ICYMI is a series where I review and recommend old albums that you may have missed. I used to write them in a #music Slack channel at a previous job, but now I write them here.
I'm gonna veer off my normal course of grooveable music into something a little more personal. This week, I'm gonna suggest that people check out my favorite ambient album ever, Laurel Halo's Quarantine.
Halo is an artist that is currently on Hyperdub. She usually makes typical Hyperdub fair, which is like somewhat dark and minimal dance music. But, on this album, and only on this album, does she break that mold and decides to sing over her somewhat ominous beats. Her voice on this album is incredible. Rather than just use her normal voice, she layers and the vocals such that they harmonize. On first listen, this can work really good on some of the songs, like Thaw, but can seem super weird on a song like Years. Notice how I said that they that it can seem weird on first listen. Some of the harmonies are ugly because of the subject manner that this album deals with.
This album is about a break up. They type of break up where you kinda of know that it's not working but you don't want to be alone. On Years, you have the break up talk where Laurel plays both the parties in the relationship. The vocals are ugly and can be a little uncomfortable to listen to.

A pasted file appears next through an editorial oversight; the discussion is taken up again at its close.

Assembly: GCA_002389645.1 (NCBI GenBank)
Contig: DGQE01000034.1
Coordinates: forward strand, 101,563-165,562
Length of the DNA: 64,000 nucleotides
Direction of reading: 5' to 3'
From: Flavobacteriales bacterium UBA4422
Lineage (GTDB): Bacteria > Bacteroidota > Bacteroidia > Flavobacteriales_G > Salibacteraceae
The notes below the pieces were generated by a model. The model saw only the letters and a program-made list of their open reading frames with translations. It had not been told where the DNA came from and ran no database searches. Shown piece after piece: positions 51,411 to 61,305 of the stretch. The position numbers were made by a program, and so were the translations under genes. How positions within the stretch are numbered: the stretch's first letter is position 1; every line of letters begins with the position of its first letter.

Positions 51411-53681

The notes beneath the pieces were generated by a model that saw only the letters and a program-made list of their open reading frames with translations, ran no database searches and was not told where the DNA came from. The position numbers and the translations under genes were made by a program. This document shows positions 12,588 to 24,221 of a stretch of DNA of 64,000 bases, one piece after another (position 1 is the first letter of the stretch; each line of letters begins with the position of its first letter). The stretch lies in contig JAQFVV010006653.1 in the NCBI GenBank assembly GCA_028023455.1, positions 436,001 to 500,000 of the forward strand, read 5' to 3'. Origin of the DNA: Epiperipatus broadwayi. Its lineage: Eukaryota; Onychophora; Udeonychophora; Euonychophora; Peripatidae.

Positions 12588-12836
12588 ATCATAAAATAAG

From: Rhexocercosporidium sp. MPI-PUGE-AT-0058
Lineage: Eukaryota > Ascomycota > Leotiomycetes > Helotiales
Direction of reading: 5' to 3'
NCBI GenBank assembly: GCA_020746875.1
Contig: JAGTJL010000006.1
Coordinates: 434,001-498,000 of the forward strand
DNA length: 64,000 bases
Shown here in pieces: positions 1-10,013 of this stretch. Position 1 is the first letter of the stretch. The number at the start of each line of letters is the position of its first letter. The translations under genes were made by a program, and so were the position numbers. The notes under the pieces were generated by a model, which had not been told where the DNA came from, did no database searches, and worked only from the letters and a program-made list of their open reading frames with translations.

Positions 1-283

But holy shit is it worth it because you get the album's highlight next, which is Thaw. The beat is super simple with a lot of static around it for about two minutes and then her voice kicks in. I don't really know how to describe it, but she's harmonizing with about 5 different pitches of her voice at points. This is the personal narrative that she has to tell herself to get through the break up.
From there, the rest of the album plays out sorta like the five stages of grief and the rest of the songs blur together in a fantastic fashion, ending with acceptance on Light + Space. Because it's an ambient album, you may not pick up on the subtleties of this album on the first listen, because well, it's ambient. But this album rewards repeated listens like no other. Also, like a break up, it may not make sense at the time, but you'll be better off because of it.
Finally, I'd love to talk about this album's cover, which I think might be my favorite of all time.
Pitchfork has an interview with Halo and the artist about this cover this almost serves as a companion piece to the album. It's an interesting read, so if you dig the album, be sure to check it out.
Overall, this might be one of my favorite albums of all time. Because it's ambient, I'm perfectly fine playing it as I go to sleep or while I work. But when I do play it, I notice something new each time. I don't understand why you're still reading it, give it a chance and don't give up until the end of track 3 because it will all make sense in the end
5 Bags of Popcorn